Notes & Quotes: What the Dog Saw by Malcolm Gladwell

The following are my favorite quotes from Malcolm Gladwell's What the Dog Saw: And Other Adventures.
  1. The trick to finding ideas is to convince yourself that everyone and everything has a story to tell.
  2. It's the people in the middle who do the actual work in the world.
  3. Good writing does not succeed or fail on the strength of its ability to persuade.  It succeeds of fails on the strength of its ability to engage you, to make you think, to give you a glimpse into someone else's head.
  4. The object that sold best was the one that sold itself.
  5. I know how to ask for the money.  And that's the secret to the whole damn business.
  6. "No amount of observations of white swans can allow the inference that all swans are white, but the observation of a single black swan is sufficient to refute that conclusion." David Hume
  7. There is more courage and heroism in defying the human impulse, in taking the purposeful and painful steps to prepare for the unimaginable.
  8. The products and the commercial messages with which we surround ourselves are as much a part of the psychological furniture of our lives as the relationships and emotions and experiences that are normally the subject of psychoanalytic inquiry.
  9. Every time a woman gets pregnant and bears a child, her lifetime risk of ovarian cancer drops 10%.
  10. When we love someone, we fulfill everything about them.
  11. In our zeal to correct what we believe to be the problems of the past, we end up creating new problems for the future.
  12. Panic is the opposite of choking.  Choking is about thinking too much.  Panic is about thinking too little.  Choking is about loss of instinct.  Panic is reversion to instinct.  They may look the same, but they are worlds apart.
  13. "Under certain circumstances, changes that appear to make a system or an organization safer in fact don't.  Why?  Because human beings have a seemingly fundamental tendency to compensate for lower risks in one area by taking greater risks in another." Gerald Wilde
  14. If you are the type of creative mind that starts without a plan, and has to experiment and learn by doing, you need someone to see you through the long and difficult time it takes for your art to reach its true level.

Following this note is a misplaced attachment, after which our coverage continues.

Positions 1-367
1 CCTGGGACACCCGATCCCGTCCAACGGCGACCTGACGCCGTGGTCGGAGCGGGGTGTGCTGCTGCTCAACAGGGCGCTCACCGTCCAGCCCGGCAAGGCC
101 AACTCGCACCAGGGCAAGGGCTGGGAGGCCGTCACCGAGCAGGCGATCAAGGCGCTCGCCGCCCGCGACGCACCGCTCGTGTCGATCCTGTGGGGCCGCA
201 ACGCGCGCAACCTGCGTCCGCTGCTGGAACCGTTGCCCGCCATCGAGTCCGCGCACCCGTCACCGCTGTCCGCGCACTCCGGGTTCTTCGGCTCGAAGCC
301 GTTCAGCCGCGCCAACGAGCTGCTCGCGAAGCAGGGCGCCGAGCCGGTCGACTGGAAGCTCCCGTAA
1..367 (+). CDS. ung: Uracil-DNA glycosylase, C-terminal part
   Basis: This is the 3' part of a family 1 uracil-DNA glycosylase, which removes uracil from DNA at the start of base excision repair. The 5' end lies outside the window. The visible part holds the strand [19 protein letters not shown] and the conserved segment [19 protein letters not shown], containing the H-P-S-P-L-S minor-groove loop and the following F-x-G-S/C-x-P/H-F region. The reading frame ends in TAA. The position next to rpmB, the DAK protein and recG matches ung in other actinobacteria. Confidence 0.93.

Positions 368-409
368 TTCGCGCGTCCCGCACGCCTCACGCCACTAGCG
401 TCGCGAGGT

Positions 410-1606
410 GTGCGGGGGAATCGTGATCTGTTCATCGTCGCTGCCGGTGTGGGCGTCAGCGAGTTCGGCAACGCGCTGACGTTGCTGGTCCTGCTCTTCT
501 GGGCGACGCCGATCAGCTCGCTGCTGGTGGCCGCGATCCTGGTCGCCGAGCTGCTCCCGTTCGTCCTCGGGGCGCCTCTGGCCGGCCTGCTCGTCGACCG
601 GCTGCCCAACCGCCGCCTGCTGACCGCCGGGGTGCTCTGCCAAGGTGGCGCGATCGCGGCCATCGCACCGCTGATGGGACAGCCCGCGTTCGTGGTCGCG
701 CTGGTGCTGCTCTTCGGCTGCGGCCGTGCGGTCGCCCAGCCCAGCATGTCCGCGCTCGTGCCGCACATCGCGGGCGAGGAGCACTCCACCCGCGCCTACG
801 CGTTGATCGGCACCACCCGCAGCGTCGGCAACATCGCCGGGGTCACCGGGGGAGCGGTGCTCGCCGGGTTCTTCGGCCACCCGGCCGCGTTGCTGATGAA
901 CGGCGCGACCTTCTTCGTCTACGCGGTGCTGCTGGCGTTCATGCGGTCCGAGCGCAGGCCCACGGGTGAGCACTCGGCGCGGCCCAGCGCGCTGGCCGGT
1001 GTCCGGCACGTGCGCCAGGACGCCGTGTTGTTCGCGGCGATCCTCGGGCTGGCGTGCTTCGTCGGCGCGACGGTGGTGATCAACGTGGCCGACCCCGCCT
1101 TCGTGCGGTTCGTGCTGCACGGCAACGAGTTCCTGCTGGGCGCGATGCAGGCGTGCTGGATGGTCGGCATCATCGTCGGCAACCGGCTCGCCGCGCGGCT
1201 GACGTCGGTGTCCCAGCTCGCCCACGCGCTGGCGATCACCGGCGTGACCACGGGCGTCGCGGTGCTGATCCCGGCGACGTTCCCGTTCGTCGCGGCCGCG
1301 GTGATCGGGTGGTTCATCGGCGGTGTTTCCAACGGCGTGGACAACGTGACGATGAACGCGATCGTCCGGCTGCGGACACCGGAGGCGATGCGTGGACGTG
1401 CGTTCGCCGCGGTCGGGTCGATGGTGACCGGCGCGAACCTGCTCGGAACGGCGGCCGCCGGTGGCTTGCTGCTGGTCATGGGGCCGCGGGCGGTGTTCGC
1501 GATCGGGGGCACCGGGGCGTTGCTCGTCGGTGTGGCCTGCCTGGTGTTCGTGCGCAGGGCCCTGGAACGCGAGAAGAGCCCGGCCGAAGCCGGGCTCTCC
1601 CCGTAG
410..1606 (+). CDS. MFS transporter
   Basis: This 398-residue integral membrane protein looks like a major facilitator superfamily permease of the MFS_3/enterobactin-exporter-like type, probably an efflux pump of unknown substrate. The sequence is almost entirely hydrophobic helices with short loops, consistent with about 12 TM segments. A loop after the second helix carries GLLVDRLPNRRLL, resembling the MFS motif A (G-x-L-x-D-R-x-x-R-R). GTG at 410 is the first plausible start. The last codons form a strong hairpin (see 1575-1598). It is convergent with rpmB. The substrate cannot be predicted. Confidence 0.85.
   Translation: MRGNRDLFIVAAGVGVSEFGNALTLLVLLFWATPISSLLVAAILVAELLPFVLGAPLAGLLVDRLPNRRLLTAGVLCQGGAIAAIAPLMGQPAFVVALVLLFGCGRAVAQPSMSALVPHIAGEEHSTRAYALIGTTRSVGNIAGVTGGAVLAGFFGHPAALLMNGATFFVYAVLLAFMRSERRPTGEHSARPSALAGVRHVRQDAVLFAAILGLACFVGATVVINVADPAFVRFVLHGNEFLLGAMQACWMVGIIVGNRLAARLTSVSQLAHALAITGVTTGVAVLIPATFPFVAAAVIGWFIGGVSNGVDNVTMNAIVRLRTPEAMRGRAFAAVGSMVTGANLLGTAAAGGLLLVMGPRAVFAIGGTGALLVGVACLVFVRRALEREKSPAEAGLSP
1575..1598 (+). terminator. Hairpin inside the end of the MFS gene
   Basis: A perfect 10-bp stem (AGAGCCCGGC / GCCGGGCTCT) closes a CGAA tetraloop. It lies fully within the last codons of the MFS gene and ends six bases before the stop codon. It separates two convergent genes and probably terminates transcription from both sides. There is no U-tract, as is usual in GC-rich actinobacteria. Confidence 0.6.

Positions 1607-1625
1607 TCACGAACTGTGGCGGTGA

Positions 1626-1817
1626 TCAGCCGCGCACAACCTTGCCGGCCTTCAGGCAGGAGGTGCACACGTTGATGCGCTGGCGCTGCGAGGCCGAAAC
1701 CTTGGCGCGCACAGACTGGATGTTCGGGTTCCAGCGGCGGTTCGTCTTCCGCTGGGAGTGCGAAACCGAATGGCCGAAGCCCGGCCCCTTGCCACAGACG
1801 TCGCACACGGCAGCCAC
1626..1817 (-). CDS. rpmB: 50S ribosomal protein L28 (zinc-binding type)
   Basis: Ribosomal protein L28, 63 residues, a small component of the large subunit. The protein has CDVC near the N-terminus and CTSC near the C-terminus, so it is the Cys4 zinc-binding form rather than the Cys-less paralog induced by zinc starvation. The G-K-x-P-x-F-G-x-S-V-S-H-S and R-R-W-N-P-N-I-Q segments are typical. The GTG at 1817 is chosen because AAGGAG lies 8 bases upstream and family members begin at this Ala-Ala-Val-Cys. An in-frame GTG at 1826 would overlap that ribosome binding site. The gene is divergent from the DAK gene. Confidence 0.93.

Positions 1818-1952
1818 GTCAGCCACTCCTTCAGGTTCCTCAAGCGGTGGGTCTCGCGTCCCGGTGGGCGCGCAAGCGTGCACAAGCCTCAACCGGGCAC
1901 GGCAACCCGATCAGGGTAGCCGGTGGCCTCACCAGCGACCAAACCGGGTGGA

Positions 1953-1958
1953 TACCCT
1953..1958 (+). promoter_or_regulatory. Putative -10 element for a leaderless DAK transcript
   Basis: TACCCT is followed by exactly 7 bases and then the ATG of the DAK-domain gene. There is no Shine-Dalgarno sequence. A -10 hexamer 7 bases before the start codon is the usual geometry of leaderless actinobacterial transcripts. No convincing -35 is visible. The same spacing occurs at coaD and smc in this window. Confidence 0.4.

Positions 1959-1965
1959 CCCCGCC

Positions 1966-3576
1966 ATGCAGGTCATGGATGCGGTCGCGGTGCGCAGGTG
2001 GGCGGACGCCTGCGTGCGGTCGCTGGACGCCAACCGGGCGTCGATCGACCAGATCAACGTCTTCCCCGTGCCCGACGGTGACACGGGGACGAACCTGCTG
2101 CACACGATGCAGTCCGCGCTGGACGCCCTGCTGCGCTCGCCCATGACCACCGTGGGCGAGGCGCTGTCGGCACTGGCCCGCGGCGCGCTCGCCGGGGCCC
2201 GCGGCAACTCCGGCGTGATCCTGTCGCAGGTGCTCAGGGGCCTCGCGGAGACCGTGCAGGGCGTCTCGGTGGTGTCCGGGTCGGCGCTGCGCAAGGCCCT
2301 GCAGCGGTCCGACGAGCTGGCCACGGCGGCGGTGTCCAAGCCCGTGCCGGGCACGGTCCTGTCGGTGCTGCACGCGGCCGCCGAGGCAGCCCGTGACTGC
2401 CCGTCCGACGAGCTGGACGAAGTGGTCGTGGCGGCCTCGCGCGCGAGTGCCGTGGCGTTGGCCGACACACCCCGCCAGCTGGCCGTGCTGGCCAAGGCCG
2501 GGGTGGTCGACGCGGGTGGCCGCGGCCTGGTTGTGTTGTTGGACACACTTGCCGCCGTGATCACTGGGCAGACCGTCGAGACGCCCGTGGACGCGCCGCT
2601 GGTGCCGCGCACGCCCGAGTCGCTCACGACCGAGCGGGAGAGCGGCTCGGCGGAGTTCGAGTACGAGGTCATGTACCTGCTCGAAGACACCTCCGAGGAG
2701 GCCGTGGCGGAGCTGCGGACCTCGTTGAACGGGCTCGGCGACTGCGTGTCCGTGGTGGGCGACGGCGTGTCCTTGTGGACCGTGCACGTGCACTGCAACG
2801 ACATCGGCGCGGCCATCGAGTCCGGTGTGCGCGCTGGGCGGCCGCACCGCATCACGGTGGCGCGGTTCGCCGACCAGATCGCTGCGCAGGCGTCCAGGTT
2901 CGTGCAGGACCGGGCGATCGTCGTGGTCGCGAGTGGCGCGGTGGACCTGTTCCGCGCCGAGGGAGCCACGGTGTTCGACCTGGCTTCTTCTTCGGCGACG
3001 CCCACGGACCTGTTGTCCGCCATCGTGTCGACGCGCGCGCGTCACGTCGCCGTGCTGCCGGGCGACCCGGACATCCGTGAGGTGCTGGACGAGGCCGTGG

15. This is the final lesson the late bloomer: his or her success is highly contingent on the efforts of others.
  16. Sometimes genius is anything but rarefied; sometimes it's just the thing that emerges after twenty years of working at your kitchen table.
  17. Eric Hanushek, an economist at Stanford, estimates that the students of a very bad teacher will learn, on average, half a year's worth of material in one school year.  The students in the class of a very good teacher will learn a year and a half's worth of material.  That difference amounts to a year's worth of learning in a single year.
  18. Of the five quarterbacks taken in round one of the 1999 draft, Donovan McNabb, the only one of the five with a shot at the Hall of Fame, had the lowest Wonderlic score.  And who else has IQ scores in the same range of McNabb?  Dan Marino and Terry Bradshaw, two of the greatest quarterbacks ever to play the game.
  19. Feedback -- a direct, personal response by a teacher to a specific statement by a student -- seems to be most closely linked to academic success.
  20. Test scores, graduate degrees, and certifications -- as much as they appear related to teaching prowess -- turn out to be about as useful in predicting success as having a quarterback throw footballs into a bunch of garbage cans.
  21. If you make a great number of predictions, the ones that were wrong will soon be forgotten, and the ones that turn out to be true will make you famous.
  22. The Fundamental Attribution Error - to fixate on supposedly stable character traits and overlook the influence of context.